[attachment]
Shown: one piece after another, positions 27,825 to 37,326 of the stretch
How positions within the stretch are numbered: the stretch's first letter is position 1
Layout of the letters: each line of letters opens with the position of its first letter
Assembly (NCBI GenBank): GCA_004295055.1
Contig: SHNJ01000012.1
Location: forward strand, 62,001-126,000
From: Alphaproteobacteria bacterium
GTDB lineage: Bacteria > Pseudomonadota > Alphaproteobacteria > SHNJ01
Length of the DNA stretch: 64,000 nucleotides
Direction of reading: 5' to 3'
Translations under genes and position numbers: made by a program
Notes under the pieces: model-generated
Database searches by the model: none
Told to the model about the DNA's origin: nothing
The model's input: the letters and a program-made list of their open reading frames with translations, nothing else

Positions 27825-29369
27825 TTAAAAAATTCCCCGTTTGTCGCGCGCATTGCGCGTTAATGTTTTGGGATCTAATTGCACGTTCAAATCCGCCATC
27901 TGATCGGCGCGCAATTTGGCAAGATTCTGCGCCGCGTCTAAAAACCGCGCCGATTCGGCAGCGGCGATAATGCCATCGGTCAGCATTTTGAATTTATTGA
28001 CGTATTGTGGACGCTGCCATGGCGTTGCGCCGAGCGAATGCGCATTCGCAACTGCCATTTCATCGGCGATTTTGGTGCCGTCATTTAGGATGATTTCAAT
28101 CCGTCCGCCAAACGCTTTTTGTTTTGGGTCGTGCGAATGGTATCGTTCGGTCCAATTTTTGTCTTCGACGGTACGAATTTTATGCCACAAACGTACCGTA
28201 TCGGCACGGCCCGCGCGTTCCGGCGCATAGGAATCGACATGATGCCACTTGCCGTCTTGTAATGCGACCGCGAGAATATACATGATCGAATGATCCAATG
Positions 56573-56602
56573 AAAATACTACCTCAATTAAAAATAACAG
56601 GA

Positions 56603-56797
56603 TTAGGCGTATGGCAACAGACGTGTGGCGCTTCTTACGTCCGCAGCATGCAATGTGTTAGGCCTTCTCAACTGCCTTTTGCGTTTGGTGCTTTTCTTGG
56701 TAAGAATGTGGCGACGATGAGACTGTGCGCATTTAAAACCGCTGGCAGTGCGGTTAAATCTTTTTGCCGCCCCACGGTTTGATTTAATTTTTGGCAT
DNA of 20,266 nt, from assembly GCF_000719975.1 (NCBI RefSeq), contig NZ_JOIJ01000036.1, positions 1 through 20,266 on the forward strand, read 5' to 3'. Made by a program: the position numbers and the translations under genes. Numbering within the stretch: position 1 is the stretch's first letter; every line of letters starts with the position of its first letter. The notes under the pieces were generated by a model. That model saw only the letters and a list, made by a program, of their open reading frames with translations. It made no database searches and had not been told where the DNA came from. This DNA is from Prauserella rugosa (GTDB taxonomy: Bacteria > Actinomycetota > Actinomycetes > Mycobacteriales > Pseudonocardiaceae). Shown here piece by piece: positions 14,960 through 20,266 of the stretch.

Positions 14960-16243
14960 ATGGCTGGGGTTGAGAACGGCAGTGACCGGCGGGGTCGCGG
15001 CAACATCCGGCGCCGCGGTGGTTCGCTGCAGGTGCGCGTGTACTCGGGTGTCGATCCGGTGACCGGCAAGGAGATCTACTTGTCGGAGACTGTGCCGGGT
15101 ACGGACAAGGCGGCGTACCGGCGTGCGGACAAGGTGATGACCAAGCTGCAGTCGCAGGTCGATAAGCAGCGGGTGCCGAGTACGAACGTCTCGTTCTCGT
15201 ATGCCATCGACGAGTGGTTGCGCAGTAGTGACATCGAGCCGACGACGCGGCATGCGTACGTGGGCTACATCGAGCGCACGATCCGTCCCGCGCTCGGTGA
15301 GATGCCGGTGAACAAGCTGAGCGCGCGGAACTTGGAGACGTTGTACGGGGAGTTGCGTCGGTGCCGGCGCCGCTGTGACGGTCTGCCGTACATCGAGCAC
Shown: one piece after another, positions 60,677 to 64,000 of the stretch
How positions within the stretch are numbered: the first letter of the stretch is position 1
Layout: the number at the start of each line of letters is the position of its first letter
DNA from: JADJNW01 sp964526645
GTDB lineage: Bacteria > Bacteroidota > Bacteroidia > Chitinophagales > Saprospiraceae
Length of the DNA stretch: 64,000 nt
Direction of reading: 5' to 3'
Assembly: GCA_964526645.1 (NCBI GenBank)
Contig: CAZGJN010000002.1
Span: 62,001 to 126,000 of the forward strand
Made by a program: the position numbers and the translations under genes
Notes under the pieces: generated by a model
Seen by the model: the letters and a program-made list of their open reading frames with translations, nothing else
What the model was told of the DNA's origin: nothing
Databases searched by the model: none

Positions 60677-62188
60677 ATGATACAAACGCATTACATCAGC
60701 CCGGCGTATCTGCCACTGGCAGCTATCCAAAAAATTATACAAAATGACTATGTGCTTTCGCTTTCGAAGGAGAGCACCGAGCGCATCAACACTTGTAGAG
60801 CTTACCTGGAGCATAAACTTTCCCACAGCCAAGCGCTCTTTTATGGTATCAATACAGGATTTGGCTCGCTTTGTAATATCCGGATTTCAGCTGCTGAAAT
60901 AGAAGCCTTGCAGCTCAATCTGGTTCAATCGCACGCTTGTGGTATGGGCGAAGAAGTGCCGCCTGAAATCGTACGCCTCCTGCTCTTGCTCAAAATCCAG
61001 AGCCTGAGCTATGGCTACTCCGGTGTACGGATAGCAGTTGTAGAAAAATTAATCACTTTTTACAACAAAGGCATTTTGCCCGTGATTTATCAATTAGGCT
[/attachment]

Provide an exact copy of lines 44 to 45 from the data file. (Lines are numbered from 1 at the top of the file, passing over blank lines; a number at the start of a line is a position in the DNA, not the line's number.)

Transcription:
Span: 62,001 to 126,000 of the forward strand
Made by a program: the position numbers and the translations under genes